Peter’s fond farewell

The life of Peter Butterick was celebrated during a remembrance service at the Mid Canterbury Vintage Machinery Club.

Peter Butterick enjoyed a yarn.

He was a hard case, with a generous spirit and was highly thought of among his family and friends.

The life of the Wakanui farmer, who died this month aged 70, was celebrated last week by hundreds of people gathered at a remembrance service at the Mid Canterbury Vintage Machinery Club, where he was a life member.

People travelled from around New Zealand and Australia to attend and speakers included friends and family such as Fergus Butterick, Yvonne Loader, Peter McCombs, David Smith and Vintage Machinery Club president John Stewart.

It was officiated by Bernard Egan and long time friend Trevor Begg, and livestreamed for others unable to attend.

The Butterick Family’s Burrell traction engine – joined by five others from around the district – and Peter’s vast collection of tractors, trucks and a motorcycle were all on display on the grounds; a tribute to Peter’s extensive interests.

Peter took the Burrell to the Great Dorset Steam Fair in the UK on many occasions.

The Butterick Family’s Burrell traction engine.

The Butterick family’s 150 year farming heritage at Wakanui played an important role in his life.

Peter was thrown into the deep end at aged 19 when his father, Neal suffered a fatal heart attack aged 50.

Peter stayed on with his mother, the late-May, learned the farming ropes and became a very successful farmer.

The 404 hectare (1000 acres) farm was part of a wider family farm dating back to the 1870s.

The farm would later extend to 688 hectares, and still has Shorthorn cattle genetics dating back 150 years.

Mid Canterbury Vintage Machinery Club president John Stewart speaking at the remembrance service.

Mr Stewart said Peter’s wealth of knowledge on machinery, trucks, tractors and traction engines was vast and would be missed by all club members.

“If it made smoke, burnt diesel or was a V8 Peter was never far away, but more than anything Peter enjoyed a yarn,” he said.

“Peter was made a life member to recognise his contribution and generosity given over the years. I will miss Peter at the club meetings with his dry wit, humour and clever comments that would have us all laughing with him.”

He said when members were building the new clubroom it was suggested being just over the road from the cemetery it might get used for funerals, and the person could have their last ride on a trailer towed by the tractor of their choice.

“Little did we know that Peter would be the first club member to make use of the venue for his remembrance service,” Mr Stewart said.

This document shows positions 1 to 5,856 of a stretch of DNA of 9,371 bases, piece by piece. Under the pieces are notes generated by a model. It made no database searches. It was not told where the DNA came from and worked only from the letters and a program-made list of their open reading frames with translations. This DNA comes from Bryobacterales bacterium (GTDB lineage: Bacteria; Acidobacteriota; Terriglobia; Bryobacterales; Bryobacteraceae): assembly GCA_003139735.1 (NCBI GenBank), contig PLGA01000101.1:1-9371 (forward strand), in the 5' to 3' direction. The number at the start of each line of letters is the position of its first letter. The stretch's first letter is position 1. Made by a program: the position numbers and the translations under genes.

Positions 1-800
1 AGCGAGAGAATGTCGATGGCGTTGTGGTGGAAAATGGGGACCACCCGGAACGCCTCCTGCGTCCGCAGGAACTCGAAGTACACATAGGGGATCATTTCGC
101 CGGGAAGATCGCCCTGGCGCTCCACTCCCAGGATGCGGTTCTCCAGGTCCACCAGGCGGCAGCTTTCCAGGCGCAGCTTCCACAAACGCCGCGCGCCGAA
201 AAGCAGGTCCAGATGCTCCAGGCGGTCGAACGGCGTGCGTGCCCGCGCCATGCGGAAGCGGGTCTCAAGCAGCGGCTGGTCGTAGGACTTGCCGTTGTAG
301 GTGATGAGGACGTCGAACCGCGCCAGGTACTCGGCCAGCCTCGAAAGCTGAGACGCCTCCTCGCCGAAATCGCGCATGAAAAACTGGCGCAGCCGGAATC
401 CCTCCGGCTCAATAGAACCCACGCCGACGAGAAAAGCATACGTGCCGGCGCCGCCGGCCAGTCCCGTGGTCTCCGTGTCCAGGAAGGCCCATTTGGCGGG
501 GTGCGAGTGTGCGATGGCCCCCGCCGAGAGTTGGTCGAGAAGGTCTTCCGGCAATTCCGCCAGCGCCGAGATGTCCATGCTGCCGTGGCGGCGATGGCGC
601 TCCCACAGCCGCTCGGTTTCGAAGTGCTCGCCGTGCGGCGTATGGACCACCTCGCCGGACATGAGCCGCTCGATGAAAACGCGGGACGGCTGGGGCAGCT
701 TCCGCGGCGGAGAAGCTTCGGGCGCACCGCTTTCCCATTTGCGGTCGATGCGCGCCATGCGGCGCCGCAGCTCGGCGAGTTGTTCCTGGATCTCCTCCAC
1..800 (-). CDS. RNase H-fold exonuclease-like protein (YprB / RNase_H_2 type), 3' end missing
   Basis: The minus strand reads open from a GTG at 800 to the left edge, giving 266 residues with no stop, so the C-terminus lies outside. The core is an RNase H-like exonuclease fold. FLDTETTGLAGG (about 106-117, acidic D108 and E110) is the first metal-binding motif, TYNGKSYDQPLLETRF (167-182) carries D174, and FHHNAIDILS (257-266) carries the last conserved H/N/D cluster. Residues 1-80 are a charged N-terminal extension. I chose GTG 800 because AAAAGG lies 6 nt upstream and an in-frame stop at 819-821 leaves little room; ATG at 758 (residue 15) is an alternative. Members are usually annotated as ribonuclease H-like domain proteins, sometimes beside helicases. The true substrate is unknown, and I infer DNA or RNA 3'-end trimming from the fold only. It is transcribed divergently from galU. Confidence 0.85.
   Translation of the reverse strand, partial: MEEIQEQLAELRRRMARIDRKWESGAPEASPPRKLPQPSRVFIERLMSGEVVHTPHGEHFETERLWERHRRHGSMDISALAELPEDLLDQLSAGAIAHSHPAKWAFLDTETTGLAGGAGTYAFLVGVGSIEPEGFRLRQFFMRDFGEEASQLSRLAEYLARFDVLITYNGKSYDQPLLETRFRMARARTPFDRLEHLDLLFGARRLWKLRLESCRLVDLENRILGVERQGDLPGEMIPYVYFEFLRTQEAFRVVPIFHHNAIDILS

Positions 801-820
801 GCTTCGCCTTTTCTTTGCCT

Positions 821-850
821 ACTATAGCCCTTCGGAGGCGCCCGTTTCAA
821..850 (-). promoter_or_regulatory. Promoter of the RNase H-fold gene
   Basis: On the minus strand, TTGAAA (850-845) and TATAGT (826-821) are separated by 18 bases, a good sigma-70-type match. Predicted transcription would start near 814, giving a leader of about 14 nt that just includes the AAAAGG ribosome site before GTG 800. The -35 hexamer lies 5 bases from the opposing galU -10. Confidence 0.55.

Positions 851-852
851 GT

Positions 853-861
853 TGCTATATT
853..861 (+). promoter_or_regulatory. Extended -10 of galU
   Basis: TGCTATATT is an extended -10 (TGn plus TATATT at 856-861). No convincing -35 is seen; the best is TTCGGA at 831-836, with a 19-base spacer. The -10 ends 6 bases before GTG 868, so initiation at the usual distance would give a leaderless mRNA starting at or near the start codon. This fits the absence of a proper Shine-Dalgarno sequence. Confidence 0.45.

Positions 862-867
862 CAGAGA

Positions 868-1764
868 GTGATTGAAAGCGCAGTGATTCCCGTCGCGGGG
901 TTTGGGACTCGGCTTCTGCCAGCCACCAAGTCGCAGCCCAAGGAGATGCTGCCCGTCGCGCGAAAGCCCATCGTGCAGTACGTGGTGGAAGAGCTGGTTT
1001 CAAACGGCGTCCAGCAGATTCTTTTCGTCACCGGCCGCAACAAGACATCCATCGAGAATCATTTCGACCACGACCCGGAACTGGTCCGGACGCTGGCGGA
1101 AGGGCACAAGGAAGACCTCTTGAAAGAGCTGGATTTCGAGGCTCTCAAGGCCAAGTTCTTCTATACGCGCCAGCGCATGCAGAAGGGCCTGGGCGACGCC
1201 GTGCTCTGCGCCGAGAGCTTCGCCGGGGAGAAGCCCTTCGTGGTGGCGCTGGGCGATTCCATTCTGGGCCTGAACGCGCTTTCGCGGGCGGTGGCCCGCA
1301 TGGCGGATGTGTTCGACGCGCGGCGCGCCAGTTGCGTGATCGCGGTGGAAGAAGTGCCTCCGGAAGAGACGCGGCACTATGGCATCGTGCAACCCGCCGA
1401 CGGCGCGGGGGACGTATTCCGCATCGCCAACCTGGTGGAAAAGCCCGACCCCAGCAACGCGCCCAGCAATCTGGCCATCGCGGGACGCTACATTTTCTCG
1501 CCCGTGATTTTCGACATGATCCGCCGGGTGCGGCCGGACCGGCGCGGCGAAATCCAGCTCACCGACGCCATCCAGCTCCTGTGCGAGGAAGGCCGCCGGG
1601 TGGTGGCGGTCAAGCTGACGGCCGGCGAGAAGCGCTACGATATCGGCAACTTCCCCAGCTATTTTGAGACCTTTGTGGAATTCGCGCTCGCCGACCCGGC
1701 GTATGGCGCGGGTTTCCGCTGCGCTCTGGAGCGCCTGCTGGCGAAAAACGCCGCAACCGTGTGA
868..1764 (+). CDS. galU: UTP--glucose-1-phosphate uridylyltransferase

“He chose to use a Nuffield tractor with a John Deere trailer which is very fitting for Peter.”

Some of Peter Butterick’s extensive collection of vehicles were on display.

Peter had an extensive interest in vehicles and had his own impressive collection, including traction engine, tractors, trucks and a motorcycle.

He joined the Mid Canterbury Vintage Machinery Club in 1986.

He held many positions including as committee member at various times helping to organise events, and was president in 2003 and 2004.

Mr Stewart said Peter’s aim was to get the meeting over with as quickly as possible to get on to the all important yarning and cup a tea afterwards.

“I think the record was 15 minutes for a meeting.”

It drew a laugh from those present.

Peter’s love of ploughing made him a good choice for the ploughing committee and up until his death he remained the secretary, he said.

“With Peter holding this position we were always assured of a paddock in the Wakanui district for our annual ploughing match, incorporating the Mobil qualifying event in the later years.

“The John Deere loader tractor, or as Pete called it the poofy tractor, was always available for use on the day.”

Mr Stewart said there were very few tractor treks run by the club that Peter missed. He would use either a Nuffield or a V8 Massey Ferguson.

“There weren’t many vintage rallies, displays, parades or steam events that Peter did not attend whether it be on one of his tractors, classic trucks or traction engines.”

Peter could also be called upon to help with display needs during the Ashburton A & P show where the club always had a large display.

“If we needed a certain model of tractor Peter could always to called upon to fill a gap with one of his many.

“Peter always went both days to the show, and each day after a look around the trade sites, would make his way to the club display and be seen sitting on the front wheel of a tractor or leaning over the bonnet having a yarn.”

He was also always keen to drive his tractor with other club members to display at the Mayfield A & P show.

Peter offered the use of his paddocks for the club’s successful Wheat and Wheels rallies in 2013 and 2016, and planned his farming operation around these events which saw thousands of people coming to his farm for the two day event.

“Peter was always on the rally committee to help with the organising, but come the days of the event he was no bloody use at all as he was too busy yarning to people,” Mr Stewart said.

“It was Peter’s idea that the proceeds be given to Ronald McDonald House with a total of $45,000 given from both events.”

Peter often thought the rally should run for a week as two days was not enough time to see everything, Mr Stewart said.

Peter died on May 6, 2022 at Rosebank Lifecare, Ashburton after a short battle with cancer.

He is survived by his sisters Sue, Fiona and Hilary, nieces, nephews, great nieces and great nephew.